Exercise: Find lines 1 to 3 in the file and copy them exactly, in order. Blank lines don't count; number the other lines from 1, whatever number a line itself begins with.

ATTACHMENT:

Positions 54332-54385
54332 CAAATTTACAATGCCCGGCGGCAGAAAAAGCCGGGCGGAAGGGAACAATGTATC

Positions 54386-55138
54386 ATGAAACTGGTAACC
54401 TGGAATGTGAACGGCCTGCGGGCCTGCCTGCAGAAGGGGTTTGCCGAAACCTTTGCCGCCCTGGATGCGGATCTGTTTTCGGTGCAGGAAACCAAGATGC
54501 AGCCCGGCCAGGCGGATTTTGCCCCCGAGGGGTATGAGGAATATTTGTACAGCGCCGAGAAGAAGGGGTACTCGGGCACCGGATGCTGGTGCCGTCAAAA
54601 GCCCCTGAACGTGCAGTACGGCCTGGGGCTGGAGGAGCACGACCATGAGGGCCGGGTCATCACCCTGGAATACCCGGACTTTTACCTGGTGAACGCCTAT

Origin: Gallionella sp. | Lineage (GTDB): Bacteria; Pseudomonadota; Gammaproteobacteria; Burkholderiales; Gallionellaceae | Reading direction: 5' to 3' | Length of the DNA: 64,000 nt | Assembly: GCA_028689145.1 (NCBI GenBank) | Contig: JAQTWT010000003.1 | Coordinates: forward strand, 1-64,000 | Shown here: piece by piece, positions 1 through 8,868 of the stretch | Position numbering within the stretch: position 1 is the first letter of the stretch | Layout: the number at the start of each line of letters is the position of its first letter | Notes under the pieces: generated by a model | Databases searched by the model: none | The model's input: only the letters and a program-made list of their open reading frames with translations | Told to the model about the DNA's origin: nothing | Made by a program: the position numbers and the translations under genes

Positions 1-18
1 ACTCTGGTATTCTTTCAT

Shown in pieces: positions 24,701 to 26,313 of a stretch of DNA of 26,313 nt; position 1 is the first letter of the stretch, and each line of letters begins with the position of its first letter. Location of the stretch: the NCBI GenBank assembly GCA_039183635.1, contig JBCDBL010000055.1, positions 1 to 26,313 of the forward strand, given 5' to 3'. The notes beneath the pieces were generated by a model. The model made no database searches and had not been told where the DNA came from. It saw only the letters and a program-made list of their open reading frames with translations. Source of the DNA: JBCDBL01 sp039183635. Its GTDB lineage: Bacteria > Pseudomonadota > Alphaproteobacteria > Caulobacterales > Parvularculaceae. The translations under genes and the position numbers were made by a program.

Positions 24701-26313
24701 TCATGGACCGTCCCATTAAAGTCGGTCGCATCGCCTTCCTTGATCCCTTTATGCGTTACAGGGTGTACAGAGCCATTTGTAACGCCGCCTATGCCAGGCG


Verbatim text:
Positions 54332-54385
54332 CAAATTTACAATGCCCGGCGGCAGAAAAAGCCGGGCGGAAGGGAACAATGTATC

Positions 54386-55138